Finnish Patient Gets New Jaw from Own Stem Cells
Scientists in Finland said they had replaced a 65-year-old patient's upper jaw with a bone transplant cultivated from stem cells isolated from his own fatty tissue and grown inside his abdomen.
In this case they identified and pulled out cells called mesenchymal stem cells -- immature cells than can give rise to bone, muscle or blood vessels.
When they had enough cells to work with, they attached them to a scaffold made out of a calcium phosphate biomaterial and then put it inside the patient's abdomen to grow for nine months. The cells turned into a variety of tissues and even produced blood vessels, the researchers said.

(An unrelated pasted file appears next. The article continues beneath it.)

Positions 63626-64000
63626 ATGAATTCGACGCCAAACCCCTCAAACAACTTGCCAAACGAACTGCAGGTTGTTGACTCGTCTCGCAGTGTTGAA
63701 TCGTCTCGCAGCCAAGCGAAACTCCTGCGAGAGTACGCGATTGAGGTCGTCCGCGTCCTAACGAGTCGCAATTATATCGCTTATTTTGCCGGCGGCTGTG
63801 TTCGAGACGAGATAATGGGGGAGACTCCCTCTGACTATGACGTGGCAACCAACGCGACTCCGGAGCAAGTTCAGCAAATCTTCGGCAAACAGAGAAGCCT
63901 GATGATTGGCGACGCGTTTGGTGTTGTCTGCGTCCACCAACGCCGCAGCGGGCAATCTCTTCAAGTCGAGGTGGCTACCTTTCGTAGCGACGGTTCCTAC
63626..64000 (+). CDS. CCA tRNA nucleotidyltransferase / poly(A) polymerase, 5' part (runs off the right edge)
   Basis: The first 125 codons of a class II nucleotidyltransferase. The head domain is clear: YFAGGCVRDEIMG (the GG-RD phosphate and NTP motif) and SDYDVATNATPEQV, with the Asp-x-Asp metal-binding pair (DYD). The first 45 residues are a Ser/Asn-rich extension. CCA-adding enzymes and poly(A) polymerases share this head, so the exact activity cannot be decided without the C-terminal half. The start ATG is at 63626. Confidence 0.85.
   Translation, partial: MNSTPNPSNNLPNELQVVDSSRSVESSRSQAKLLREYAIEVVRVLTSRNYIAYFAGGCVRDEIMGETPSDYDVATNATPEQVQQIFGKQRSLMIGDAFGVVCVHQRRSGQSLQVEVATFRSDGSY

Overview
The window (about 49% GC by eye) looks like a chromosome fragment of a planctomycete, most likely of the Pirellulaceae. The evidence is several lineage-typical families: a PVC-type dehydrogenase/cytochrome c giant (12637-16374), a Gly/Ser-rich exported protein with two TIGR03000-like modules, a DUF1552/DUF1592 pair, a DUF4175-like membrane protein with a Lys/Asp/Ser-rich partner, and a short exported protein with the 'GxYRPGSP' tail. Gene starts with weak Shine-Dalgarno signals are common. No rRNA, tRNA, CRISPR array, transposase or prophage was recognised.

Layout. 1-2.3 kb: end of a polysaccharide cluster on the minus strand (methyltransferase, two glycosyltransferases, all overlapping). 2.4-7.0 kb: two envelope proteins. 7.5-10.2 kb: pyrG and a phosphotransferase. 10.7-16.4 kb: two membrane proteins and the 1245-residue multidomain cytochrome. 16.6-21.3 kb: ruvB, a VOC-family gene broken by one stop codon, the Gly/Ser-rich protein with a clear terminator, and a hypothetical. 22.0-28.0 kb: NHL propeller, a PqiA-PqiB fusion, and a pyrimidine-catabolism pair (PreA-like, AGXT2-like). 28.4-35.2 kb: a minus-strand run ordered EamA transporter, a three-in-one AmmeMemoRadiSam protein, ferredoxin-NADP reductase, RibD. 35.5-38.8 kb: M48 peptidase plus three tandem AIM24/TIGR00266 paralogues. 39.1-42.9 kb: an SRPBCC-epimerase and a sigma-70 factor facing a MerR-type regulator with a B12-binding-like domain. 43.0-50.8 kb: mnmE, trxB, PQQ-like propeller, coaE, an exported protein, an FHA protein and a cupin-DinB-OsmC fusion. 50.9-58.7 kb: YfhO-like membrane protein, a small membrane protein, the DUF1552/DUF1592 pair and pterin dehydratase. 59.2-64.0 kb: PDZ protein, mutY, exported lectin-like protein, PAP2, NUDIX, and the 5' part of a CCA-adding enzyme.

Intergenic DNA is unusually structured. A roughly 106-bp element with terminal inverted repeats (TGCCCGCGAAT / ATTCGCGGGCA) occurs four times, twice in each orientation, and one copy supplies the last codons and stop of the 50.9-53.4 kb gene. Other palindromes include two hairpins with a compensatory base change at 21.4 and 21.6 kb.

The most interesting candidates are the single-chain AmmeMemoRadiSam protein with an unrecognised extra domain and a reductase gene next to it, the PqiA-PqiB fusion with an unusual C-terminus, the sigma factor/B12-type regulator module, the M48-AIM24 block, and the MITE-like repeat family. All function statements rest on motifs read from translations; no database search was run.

The block was later transplanted into the patient's head and connected to the skull bone using screws and microsurgery to connect arteries and veins to the vessels of the neck.
Researchers said on Friday the breakthrough opened up new ways to treat severe tissue damage and made the prospect of custom-made living spares parts for humans a step closer to reality.
Tags: Jaw | Stem Cell